I am close to finishing up my editing on The Proper Way to Say Goodbye, and I hope to be querying by October. At least that is the plan. And I don’t want to make the mistake I did with my first novel–querying with a bad letter–so I’m getting as much help as I can.
Thursday I’m over at Falling For Fiction. The ladies there offer critique help, and I’ve submitted my query. So Kelley G. will be giving me her suggestions, and I’d really appreciate any comments you may have also.
I’ve been working on a few things. One is my pitch.
A pitch is a description of your novel in about 35 words or less. Usually in one sentence, but sometimes two.
And let me tell you, it’s not easy.
I entered a pitch workshop where my pitch for Frosty and my first 150 words were evaluated by one of three women. See Shelley Watter’s Site to see my pitch.
You have to be 35 words or under. You have to get your story across. You have to make it interesting.
And I repeat, this is very difficult.
I’ve revised mine several times—trying new things. I think my very first pitch explained the story to a T. But unfortunately, it was dry and probably wouldn’t grab an agent’s attention. So I’m trying to spice it up.
This opportunity was a workshop to improve my pitch. (The same woman had a pitch contest a few weeks ago that I entered.) Pitch contests don’t seem as common as query contests, but they’re still out there. Usually a pitch contest will be with an agent and if they are interested, they may ask to see your manuscript. So it’s important to get your pitch right.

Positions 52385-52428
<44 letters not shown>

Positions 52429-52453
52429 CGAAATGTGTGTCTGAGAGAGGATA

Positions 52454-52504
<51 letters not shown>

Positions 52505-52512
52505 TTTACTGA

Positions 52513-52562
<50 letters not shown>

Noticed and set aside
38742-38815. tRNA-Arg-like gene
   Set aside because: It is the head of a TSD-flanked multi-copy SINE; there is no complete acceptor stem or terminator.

The next thing I’m working on is my query for When The Mist Clears.
A query letter once again is what you send to a literary agent, hoping that they’ll like your story and want to see your manuscript.
Even though I’m only editing WTMC right now, it’s important to get that query ready because when I am done with my editing, I want to be ready to query and not wait two more months as I get my query figured out.
Query writing is hard too. But you have about 250 words to do it instead of 35.
Once again, you have to explain your story enough, but leave a little question as to what happens at the end. It shouldn’t be a synopsis, but should give them enough details of the story. It needs to have voice. It needs to grab the attention of the agent. It needs to be perfect.